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Latest Newsflash

A New CDC Initiative To Reduce Stroke Threat

November 14, 2011

According to the Centers for Disease Control, in the time it takes to read the headline on this story out loud—six seconds—someone in the world dies from a stroke. The CDC’s Million Hearts initiative has the goal of preventing a million heart attacks and strokes in five years, and the organization suggests Americans can take immediate action to reduce their risk for stroke.

Stroke is one of the leading causes of death in the United States. About 137,000 Americans die of stroke every year, about equivalent to the total population of Eugene, OR or Savannah, GA.
A stroke, sometimes called a brain attack, occurs when a clot blocks the blood supply to the brain or when a blood vessel in the brain bursts. You can greatly reduce your risk for stroke through lifestyle changes and, in some cases, medication. “Someone in the United States has a stroke every 40 seconds and while that is a statistic to some, it’s a life abruptly changed for the person who suffered the stroke and the person’s family,” said CDC Director Thomas Frieden, MD, MPH. “We can do so much more to prevent strokes and the new Million Hearts initiative offers opportunities for individuals, providers, communities and businesses to apply tools we have readily available today to reduce strokes and heart attacks.”

Know Your Risk Level
Anyone could have a stroke, but some populations are at higher risk than others. Compared to whites, African-Americans are at nearly twice the risk of having a first stroke. Hispanic Americans' risk falls between the two. Both African-Americans and Hispanics are more likely to die following a stroke than are whites.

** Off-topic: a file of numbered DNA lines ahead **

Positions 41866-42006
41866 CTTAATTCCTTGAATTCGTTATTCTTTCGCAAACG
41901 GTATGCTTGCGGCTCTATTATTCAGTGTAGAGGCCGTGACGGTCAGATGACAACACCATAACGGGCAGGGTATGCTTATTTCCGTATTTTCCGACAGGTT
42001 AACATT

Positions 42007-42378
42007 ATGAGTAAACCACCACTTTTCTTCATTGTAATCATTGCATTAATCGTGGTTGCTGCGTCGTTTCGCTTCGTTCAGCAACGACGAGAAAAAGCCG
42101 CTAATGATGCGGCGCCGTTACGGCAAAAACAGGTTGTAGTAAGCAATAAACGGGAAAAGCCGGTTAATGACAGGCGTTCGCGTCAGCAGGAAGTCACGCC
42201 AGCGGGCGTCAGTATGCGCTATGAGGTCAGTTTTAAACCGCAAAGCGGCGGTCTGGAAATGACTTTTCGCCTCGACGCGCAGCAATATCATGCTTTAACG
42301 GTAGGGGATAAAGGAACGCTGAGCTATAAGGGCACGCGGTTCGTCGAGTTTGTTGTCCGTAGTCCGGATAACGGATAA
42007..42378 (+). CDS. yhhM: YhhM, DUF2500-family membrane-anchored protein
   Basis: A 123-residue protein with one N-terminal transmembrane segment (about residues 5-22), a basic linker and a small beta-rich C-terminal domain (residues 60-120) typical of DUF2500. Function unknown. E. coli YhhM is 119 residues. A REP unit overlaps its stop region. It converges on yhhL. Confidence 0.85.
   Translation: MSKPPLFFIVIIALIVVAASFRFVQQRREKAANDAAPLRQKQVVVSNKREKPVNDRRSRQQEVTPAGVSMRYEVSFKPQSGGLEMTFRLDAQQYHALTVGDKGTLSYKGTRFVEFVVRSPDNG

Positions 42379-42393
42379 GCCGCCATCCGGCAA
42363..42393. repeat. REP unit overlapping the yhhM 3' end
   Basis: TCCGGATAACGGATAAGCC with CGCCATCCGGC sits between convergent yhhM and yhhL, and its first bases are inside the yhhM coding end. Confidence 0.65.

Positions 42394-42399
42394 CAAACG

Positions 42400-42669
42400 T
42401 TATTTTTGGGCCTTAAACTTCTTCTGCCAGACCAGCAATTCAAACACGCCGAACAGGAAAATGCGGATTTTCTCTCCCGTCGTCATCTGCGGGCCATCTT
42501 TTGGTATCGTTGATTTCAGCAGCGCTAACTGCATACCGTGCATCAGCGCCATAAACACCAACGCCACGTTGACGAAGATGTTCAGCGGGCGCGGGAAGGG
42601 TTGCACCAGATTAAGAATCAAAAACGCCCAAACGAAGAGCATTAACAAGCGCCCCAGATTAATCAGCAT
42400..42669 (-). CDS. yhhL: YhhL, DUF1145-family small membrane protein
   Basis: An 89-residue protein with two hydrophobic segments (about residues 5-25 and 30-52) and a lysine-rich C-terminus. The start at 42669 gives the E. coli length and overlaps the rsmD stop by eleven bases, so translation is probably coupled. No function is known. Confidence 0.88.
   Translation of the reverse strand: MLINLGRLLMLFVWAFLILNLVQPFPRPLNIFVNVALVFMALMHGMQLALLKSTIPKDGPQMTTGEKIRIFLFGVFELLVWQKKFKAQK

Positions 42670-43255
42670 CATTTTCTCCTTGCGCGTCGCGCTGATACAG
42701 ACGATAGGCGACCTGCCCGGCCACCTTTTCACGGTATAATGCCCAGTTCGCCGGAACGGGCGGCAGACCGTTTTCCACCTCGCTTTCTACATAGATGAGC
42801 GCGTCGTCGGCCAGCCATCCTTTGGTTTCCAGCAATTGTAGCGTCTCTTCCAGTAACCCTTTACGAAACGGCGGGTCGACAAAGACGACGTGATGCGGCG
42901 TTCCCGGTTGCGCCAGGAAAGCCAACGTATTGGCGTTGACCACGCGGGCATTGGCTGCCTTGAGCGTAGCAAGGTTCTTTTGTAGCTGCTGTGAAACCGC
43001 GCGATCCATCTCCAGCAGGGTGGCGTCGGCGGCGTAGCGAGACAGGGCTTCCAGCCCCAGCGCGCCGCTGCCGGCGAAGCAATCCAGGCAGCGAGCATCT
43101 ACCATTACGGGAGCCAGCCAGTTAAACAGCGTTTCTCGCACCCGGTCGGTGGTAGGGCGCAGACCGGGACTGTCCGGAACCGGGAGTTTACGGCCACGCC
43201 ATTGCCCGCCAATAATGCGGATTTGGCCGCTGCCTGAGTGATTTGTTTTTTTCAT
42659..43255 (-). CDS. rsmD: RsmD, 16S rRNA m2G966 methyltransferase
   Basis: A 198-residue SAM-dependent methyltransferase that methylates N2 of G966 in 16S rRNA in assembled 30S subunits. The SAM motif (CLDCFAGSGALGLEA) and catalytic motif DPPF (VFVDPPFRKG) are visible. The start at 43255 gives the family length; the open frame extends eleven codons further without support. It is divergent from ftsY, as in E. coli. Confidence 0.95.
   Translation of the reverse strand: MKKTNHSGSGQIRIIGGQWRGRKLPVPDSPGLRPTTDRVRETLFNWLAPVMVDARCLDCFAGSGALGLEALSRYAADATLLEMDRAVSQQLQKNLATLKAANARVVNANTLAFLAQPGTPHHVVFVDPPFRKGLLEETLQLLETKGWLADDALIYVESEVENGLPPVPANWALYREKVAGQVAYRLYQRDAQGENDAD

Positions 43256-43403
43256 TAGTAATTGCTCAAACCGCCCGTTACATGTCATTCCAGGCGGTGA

Know How To Reduce Your Risk
Among the actions available today to reduce stroke and heart attacks, Million Hearts seeks to improve clinical care by helping patients learn and follow their ABCS:
• Aspirin for people at risk
• Blood pressure control
• Cholesterol management
• Smoking cessation
Less than half of Americans who should be taking an aspirin a day are actually taking one, and less than half of the 68 million adults in the United States with high blood pressure, a stroke risk factor, have it under control. Only 1 in 3 Americans with high cholesterol is effectively treated, and less than a quarter of Americans who smoke get help to quit when they see their doctor.

Know The Sudden Symptoms Of Stroke
Stroke can cause death or significant disability, such as paralysis, speech difficulties and emotional problems. Some new treatments can reduce stroke damage if patients get medical care soon after symptoms begin. When a stroke happens, it is important to recognize the symptoms, call 9-1-1 right away and get to a hospital quickly.
The sudden onset of any of the following symptoms require immediate medical attention:
• Sudden numbness or weakness of the face, arm or leg, especially on one side of the body
• Sudden confusion, trouble speaking or understanding
• Sudden trouble seeing in one or both eyes
• Sudden trouble walking, dizziness, loss of balance or coordination
• Sudden, severe headache with no known cause

To learn more about how to prevent stroke, go to: http://www.cdc.gov/stroke/

To learn more about Million Hearts and how to get involved, go to http://millionhearts.hhs.gov/index.shtml